LENGTHY delays in securing mining permits and licences, onerous and inappropriate regulatory requirements, lack of funding for entrepreneurs, and a Mining Charter and implementation guidelines which are impractical for small operators are among the problems start-up and existing alluvial diamond miners in the Northern Cape face.
“There are no proper support mechanisms for new entrants to the industry,” said Amo Marengwa, a member of the South African Diamond Producers Organisation (SADPO) and owner of Blue Banjo, a start-up diamond company.
Marengwa was to see a privately-owned Mining Development Fund to be developed which would be supported by means of annual contributions of 1% from gross sales from its beneficiaries. “The battle to find funding is forcing many black mining entrepreneurs to rent out their land to the better-established white miners,” he said. “Apart from the funding, we face two other serious challenges – lack of access to geological information and lack of access to markets.”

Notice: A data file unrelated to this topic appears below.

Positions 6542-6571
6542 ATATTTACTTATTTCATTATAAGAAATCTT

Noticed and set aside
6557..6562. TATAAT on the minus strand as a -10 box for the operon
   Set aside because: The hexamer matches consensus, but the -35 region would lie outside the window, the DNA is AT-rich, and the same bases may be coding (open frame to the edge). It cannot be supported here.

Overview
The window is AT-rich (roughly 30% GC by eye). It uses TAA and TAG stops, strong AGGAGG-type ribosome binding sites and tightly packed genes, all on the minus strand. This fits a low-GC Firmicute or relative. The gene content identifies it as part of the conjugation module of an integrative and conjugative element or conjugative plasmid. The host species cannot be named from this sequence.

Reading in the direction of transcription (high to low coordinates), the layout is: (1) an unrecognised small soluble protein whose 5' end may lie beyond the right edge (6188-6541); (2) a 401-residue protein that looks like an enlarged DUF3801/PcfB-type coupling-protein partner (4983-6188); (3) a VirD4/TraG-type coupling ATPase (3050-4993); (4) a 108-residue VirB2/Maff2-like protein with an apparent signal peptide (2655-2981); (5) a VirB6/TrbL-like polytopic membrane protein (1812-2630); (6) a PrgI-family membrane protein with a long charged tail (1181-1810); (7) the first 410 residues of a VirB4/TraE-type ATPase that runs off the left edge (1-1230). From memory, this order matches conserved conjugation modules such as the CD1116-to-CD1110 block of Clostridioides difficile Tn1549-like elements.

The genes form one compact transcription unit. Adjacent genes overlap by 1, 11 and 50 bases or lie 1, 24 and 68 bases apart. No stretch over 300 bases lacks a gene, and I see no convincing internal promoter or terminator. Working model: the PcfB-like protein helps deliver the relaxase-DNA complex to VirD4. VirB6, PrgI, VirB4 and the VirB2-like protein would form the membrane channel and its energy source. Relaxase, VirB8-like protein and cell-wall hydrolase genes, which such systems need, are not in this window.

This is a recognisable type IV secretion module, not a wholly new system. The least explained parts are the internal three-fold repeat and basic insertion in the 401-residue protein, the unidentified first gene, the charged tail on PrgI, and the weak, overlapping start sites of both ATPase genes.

Said Lyndon de Meillon, a geologist and founder of Paleostone Minerals, a consulting company to the diamond sector for 20 years: “The fund should be intended to support black mining entrepreneurs and business entities in the raising of capital for projects at the development stage and develop them to a point until they are stable and sustainable or attractive for acquisition by larger companies”.